Pacifica Orthopedics, Huntington Beach, California.

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Dealing with hamstring injuries in sports medicine


A hamstring strain is a tear on one or more of the hamstring muscles. It is a common sports injury. Generally the hamstring muscle is overstretched beyond its limits and due to this the muscle tissues is torn. The hamstring consists of three hamstring muscles. These muscles are the Semitendinosus, Semimembranosus and the Biceps femora’s.

The prime role of the hamstring muscles is to flex the lap and to move the thigh backwards so as to meet the hip. A person who understands perfectly well how the hamstring works will know the mode of injuries to expect. Sporting events that involves sprinting such as football, rugby and athletics causes mild to severe strains. Hamstring strains are graded in three groups depending on the severity. Grade I consists of negligible tears within the muscle. In this grade you will be able to walk in a normal way but you will experience some discomfort. There will be minimal swelling and tightness in the posterior thigh.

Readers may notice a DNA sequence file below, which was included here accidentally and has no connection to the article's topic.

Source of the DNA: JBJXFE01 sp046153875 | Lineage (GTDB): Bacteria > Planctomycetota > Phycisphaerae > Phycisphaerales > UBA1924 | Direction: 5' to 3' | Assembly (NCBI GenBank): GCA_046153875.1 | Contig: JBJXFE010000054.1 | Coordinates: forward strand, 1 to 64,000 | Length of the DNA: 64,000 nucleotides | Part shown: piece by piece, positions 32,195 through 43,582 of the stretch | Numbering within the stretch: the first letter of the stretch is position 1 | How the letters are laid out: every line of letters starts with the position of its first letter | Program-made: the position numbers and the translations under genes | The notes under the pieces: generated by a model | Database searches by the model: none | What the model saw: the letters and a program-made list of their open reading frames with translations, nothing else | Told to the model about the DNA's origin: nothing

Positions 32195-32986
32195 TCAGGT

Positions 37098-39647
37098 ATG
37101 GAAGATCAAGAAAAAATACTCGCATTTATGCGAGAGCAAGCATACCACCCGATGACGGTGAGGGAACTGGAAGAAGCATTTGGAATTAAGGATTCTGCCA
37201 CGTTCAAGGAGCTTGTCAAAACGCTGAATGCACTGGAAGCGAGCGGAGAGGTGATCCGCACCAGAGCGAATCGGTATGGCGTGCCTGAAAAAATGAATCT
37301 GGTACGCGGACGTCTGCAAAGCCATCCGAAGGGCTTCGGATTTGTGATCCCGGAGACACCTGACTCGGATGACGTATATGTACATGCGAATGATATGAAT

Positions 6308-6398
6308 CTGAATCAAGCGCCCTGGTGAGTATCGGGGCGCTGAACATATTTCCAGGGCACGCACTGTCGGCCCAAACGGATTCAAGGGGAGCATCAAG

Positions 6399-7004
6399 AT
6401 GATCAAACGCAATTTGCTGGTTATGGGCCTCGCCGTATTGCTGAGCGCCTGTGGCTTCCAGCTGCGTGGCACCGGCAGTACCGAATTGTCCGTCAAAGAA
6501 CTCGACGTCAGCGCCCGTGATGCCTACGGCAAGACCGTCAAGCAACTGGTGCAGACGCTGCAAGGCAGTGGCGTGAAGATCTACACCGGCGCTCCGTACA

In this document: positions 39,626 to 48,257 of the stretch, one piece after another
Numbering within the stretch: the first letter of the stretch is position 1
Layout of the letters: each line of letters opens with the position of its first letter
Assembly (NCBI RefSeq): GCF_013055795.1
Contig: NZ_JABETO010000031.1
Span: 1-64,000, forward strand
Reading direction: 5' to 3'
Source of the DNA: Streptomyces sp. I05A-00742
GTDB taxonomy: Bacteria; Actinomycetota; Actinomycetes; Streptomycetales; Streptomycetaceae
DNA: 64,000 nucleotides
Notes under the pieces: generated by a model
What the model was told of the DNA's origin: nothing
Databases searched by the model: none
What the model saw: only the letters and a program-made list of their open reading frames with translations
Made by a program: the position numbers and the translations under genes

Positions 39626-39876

Grade II is characterized by partial tear in the muscle. Walking will be affected as you will be limping and there will be a bit of swelling. Your activities will be affected as sudden twinges of pain will be felt as pressure builds. The inability to straighten the knee fully and therefore flexing it against resistance causes a great deal of pain. Grade III is the most severe as it can be a complete rapture of the muscle. Unlike in the other grades, walking will be completely affected as you may require walking aid like crutches. There is severe pain in the event that the knee is flexed and swelling is so much visible. When a strain is so severe and the muscles are under so much pressure, they rapture and sometimes leave gaps. Resting on your stomach on the ground and then bending the knee without putting pressure on it will reduce the pain.

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